KPMG only fed us bits and pieces of information, regulator tells MPs

Cape Town – The Independent Regulatory Board of Auditors (IRBA) told Parliament on Tuesday that it is "likely" to investigate the conduct of the individual auditor who signed off on the forensic investigation into the 'rogue unit' at the South African Revenue Service (SARS).

However, the report as a whole cannot be investigated, as it is of a forensic nature and therefore does not fall within the mandate of IRBA, according to its CEO Bernard Agulhas.

“We have established that the individual auditor who signed off on the forensic report is registered with IRBA and we will know soon if we will investigate the conduct,” he said.

IRBA, responsible for regulating the conduct of auditors and auditing firms in South Africa, appeared before Parliament’s standing committee on finance to give an update on the progress of an investigation into the conduct of KPMG.

In the beginning of the KPMG investigation, IRBA did not get all the necessary documentation from the auditing firm and it was fed “bits and pieces” of information, said Agulhas, who admitted that the auditing firm did not give its full cooperation. 

Gupta wedding

On June 30, IRBA announced that it would launch an investigation into the 2014 audit of Linkway Trading – the company which played a crucial role in allowing the diversion of cash earmarked for the Free State’s Vrede dairy project to reimburse most of the wedding expenses of the Gupta family.

Agulhas told MPs on Tuesday that IRBA met with KPMG International and KPMG SA on September 27 to discuss the way forward on the investigation, during which the regulator requested additional information.

He said IRBA could not divulge specific information regarding the investigation as it could prejudice the case, but gave the assurance that the investigation will be fast-tracked.

“But we have to respect the process so that the outcomes of the investigation are credible,” Agulhas said.

He admitted that IRBA had to make considerable effort to “calm the markets”, after the “noise” about what has happened in the auditing environment.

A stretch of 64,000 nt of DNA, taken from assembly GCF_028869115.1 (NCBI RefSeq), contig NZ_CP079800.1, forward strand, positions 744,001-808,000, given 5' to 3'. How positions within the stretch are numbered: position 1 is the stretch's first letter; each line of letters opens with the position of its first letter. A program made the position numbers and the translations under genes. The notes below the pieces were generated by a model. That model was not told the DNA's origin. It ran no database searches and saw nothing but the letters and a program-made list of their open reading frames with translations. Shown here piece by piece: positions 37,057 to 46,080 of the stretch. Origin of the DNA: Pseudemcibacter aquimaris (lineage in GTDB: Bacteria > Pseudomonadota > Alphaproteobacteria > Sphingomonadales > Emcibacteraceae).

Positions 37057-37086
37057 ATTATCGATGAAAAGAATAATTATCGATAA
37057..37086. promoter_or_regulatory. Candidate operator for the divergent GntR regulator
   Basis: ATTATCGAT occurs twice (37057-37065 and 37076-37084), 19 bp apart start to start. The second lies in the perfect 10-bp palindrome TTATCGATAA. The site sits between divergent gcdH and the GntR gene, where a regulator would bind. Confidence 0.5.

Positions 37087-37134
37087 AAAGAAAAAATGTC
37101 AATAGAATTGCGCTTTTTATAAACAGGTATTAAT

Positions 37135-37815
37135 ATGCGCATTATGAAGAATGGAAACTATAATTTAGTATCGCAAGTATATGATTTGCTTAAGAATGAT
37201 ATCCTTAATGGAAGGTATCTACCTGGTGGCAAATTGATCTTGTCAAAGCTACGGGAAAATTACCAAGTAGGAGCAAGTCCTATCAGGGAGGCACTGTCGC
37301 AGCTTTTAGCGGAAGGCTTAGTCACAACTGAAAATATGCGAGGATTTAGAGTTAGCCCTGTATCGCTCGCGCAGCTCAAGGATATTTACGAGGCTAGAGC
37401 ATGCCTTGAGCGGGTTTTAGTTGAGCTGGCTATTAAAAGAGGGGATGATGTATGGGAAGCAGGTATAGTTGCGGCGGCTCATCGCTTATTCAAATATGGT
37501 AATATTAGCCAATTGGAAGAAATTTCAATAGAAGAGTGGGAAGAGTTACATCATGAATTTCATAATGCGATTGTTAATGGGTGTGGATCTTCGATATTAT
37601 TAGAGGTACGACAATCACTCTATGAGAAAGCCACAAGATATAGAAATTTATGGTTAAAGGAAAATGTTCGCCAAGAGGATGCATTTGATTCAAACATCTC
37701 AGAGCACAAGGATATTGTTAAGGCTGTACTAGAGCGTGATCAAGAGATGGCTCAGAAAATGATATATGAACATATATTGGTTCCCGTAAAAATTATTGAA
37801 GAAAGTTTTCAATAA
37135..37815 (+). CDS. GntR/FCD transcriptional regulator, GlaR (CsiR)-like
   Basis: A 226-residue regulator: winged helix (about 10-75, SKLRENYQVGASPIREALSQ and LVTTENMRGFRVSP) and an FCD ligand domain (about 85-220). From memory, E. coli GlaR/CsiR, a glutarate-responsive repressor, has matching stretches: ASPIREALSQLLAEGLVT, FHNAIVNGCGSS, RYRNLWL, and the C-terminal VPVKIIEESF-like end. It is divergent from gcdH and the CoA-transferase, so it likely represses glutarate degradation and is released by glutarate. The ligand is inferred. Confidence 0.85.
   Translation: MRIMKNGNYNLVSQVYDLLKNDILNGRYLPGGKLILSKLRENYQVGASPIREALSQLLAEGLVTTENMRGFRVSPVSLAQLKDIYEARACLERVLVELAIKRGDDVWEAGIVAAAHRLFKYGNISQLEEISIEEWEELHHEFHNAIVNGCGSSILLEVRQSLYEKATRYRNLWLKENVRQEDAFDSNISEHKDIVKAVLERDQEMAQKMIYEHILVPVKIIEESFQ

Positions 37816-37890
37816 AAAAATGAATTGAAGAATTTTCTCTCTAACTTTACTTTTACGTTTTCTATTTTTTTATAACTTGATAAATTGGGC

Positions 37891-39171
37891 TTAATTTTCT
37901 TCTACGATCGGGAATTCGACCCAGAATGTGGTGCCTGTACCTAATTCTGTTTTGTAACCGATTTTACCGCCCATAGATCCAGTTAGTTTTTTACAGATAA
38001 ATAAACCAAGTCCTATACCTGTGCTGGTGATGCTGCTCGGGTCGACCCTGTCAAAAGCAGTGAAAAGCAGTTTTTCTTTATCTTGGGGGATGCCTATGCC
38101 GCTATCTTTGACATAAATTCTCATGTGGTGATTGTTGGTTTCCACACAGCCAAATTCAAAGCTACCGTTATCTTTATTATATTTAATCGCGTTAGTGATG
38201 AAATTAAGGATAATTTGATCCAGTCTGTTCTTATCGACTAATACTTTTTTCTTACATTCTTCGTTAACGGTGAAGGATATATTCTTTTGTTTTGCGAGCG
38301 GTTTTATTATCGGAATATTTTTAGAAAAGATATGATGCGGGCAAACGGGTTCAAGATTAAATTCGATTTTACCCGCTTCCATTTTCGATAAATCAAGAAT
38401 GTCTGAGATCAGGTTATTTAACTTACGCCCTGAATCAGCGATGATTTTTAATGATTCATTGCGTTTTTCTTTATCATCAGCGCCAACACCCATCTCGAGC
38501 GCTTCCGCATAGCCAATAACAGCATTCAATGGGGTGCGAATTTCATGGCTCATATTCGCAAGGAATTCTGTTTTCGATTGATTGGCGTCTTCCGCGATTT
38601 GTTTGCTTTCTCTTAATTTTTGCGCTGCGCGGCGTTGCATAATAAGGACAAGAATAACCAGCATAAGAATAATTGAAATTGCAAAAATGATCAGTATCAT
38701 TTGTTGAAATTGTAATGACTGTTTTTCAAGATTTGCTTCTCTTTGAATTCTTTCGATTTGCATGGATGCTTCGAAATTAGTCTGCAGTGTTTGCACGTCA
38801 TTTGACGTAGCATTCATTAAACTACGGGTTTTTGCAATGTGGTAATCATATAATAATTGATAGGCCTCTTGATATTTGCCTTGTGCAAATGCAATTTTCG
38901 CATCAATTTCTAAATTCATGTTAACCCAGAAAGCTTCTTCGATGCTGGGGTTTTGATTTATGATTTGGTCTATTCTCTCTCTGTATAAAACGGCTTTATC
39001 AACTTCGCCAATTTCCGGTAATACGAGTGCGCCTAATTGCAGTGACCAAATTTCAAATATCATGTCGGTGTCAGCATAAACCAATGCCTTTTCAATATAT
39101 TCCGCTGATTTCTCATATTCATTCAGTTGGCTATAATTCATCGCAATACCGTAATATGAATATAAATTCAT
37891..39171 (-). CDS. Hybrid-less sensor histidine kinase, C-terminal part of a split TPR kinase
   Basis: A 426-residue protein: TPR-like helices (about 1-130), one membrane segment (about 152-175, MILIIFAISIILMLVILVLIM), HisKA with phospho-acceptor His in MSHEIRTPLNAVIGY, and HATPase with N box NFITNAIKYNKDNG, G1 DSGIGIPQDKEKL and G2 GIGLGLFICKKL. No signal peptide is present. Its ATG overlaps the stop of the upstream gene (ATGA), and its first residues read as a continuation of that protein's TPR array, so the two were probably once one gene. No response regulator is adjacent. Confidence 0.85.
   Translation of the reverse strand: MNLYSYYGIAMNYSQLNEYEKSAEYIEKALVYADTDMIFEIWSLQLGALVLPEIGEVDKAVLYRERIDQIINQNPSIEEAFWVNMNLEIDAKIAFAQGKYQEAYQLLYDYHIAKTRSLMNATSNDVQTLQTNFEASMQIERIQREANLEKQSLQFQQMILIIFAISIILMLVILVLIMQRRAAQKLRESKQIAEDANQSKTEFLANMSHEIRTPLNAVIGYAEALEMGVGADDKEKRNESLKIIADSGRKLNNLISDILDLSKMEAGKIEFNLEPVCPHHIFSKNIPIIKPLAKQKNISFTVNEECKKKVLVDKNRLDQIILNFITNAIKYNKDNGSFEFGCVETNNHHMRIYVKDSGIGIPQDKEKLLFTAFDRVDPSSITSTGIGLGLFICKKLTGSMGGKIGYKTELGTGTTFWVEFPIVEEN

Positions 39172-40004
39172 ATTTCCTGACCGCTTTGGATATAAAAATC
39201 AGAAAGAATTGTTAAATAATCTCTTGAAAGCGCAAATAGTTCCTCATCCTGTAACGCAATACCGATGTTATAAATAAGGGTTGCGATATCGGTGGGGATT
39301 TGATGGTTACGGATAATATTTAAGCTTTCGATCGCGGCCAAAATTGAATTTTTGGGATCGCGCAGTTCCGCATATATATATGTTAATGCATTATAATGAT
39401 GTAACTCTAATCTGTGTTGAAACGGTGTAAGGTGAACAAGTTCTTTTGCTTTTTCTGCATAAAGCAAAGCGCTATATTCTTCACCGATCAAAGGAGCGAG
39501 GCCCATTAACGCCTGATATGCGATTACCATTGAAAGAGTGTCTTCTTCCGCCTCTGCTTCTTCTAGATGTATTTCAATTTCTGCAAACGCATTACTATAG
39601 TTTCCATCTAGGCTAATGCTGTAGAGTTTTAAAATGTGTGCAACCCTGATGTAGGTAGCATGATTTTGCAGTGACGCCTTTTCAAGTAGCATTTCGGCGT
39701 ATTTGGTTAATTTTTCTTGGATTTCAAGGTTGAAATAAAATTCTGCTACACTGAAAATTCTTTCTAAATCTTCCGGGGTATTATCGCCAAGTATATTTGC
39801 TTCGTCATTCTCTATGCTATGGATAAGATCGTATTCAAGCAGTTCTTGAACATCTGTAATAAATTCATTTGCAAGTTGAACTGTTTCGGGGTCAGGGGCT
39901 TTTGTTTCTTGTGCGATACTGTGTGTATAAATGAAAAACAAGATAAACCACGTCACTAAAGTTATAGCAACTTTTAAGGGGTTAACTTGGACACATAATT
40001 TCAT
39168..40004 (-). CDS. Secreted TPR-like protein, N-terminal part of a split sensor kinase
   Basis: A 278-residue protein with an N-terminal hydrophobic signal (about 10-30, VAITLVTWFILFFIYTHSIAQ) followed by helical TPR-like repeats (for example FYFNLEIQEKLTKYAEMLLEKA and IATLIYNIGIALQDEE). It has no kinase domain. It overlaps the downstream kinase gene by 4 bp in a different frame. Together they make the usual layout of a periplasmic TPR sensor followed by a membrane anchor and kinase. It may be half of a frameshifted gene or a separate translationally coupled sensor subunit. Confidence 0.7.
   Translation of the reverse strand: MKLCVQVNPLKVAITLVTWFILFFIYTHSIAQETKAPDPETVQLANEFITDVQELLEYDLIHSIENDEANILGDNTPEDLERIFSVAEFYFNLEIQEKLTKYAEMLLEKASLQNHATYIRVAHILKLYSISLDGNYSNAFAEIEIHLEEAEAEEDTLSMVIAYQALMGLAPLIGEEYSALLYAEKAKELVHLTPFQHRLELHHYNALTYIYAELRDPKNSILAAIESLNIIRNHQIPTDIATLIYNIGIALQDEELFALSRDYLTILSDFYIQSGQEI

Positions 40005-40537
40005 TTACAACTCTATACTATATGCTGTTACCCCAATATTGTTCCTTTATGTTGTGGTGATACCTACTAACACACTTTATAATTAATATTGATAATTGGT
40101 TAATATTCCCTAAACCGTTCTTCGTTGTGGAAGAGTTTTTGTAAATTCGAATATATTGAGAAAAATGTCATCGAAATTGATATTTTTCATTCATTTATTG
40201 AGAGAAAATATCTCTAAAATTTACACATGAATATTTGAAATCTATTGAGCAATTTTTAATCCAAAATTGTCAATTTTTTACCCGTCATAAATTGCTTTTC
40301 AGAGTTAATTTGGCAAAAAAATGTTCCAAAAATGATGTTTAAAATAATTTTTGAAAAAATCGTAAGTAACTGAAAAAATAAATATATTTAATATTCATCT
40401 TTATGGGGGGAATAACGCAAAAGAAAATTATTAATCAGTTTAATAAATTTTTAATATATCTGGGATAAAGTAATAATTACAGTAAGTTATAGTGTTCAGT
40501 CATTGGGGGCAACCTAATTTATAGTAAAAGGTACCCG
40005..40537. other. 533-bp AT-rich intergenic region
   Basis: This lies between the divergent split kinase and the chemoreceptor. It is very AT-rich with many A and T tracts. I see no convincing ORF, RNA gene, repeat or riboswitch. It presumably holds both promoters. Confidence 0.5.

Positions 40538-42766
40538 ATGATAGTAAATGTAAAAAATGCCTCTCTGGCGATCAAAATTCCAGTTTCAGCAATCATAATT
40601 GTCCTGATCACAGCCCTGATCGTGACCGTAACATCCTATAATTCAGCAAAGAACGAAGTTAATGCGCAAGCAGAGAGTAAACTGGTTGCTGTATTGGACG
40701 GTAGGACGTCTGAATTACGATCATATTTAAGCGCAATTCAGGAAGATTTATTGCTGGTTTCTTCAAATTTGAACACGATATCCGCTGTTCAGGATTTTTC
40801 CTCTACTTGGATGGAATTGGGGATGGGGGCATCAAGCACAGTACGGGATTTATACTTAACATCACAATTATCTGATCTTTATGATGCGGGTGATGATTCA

“We have sent out messages to calm down the markets and urged all role players to take decisions based on facts,” Agulhas said.

The South African Institute of Chartered Accountants is also investigating KPMG for possible misconduct, Agulhas said, and IRBA will therefore engage with the institute to make sure there are no overlaps in the investigative processes.

During question time, Democratic Alliance spokesperson on finance David Maynier asked Agulhas if IRBA would also investigate KPMG’s report on the South African Revenue Service 'rogue unit', and not only the Linkway matter.

Agulhas said IRBA first had to establish if the SARS forensic report was signed off by a registered auditor, as the body does not have jurisdiction over forensic reports.

Economic Freedom Fighters MP Floyd Shivambu said it seems as if auditors can do as they wish.

“What have you (as IRBA) ever done? Have you ever withdrawn an auditing firm’s accreditation? It’s beyond doubt that KPMG’s conduct requires their termination of accreditation in the interest of the public.

“They were accomplices in criminal activities and there’s adequate evidence to put into effect the Auditing Professions Act. We want action. If we tiptoe around KPMG it’s the end of it. We can’t allow that to be the case,” Shivambu said.

Agulhas said the maximum sanction that IRBA can apply is to withdraw the licence of an auditing firm – something the body has not done to date. “We have so far only revoked the licences of individual auditors,” he said.

We live in a world where facts and fiction get blurred
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